Arms vessel reaches port after 4 month drama

33 Russian made tanks finally arrived at the Kenyan port of Mombasa after a dramatic voyage marred by 4 months of captivity as the world waits to see the final destination of the weapons.

As predicted here at the Nairobi Chronicle, the Kenyan government has only been too willing to grant access to the media, in order to prove that the weapons really were meant for its army. For months, the Kenyan government has denied that it was helping the government of Southern Sudan break a United Nations arms embargo.

The MV Faina was met at Mombasa by Kenyan and Ukrainian officials amidst heavy security (there are no pirates in Mombasa). The sailors seemed exhausted from the ordeal, though they were cleared as healthy by US Navy doctors who examined them following their release from captivity on February 5.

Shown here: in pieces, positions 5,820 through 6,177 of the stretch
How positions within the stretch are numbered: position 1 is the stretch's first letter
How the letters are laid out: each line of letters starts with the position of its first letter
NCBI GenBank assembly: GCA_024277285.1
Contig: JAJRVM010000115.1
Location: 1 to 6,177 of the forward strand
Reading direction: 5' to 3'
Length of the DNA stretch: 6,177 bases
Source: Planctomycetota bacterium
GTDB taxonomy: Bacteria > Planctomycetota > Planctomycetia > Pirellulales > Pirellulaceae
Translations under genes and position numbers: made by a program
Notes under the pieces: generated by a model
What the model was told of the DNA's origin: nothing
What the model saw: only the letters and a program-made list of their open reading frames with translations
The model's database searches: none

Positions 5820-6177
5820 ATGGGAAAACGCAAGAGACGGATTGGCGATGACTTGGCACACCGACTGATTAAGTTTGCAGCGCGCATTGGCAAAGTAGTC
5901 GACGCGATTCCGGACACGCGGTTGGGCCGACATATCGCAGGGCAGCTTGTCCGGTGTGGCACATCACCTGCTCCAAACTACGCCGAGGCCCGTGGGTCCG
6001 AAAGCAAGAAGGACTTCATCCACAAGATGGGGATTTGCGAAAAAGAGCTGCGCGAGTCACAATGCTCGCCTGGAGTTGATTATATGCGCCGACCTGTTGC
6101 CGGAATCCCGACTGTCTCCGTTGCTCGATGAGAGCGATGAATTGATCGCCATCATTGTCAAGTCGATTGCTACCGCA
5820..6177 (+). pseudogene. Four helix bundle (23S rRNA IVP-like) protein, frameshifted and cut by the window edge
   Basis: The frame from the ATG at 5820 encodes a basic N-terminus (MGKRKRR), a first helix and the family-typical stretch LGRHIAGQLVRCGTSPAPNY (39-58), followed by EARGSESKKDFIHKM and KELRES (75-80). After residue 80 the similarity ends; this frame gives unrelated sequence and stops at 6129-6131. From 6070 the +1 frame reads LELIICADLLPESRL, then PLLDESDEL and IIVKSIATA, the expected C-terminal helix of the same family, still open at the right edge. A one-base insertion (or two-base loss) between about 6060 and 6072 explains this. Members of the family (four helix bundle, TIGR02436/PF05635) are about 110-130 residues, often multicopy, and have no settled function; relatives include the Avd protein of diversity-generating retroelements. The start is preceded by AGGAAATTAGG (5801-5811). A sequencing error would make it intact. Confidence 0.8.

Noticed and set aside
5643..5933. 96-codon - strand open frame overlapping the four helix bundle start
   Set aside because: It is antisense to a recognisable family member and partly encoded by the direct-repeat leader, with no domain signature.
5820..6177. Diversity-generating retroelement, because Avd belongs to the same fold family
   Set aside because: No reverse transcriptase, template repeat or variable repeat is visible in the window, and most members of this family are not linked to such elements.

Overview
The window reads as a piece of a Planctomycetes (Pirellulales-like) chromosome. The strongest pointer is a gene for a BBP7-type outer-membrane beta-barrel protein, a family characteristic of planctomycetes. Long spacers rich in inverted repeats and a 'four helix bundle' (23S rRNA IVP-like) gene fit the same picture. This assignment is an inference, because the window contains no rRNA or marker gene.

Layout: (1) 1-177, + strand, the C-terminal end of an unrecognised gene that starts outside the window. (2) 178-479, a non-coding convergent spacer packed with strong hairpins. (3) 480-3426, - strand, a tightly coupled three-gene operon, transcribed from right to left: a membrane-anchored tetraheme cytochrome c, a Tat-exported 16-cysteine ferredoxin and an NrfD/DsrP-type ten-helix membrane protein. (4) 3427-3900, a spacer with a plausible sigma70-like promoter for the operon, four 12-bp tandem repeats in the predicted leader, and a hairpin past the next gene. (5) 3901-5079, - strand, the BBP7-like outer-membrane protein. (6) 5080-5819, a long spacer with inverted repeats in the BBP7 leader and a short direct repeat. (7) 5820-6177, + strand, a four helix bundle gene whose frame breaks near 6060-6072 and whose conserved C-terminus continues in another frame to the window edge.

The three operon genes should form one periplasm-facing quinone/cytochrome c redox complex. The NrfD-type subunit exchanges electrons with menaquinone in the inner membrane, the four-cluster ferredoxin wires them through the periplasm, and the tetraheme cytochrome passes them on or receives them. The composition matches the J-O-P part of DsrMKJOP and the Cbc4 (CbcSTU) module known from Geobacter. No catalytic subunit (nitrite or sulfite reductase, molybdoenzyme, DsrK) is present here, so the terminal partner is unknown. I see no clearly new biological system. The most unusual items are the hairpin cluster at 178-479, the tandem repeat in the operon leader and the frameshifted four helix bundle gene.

The Faina and its crew were released after the ship’s Ukrainian owner paid the Somali pirates a ransom of US $3.2 million. The Faina was captured in September 2008. Many other ships remain in captivity off the Somali coast, some for much longer than the Faina.

According to the Itar-Tass news agency, all the crew of the Faina vowed to fly back home immediately they got to Mombasa. The ship’s captain died of a stroke in captivity and the acting captain has promised to accompany the body to the captain’s home town of St Petersburg.

The saga has been extremely scandalous for Kenya, which played a key role in the Comprehensive Peace Agreement that brought peace between the Sudan Peoples Liberation Army and the Khartoum government. It may appear that Kenya is arming the south, who are preparing for possible secession from the Arab dominated north.

After its release last week, the Faina got fresh supplies of food, fresh water and fuel from the US Navy. The ship took a week to reach Mombasa due to faulty engines.


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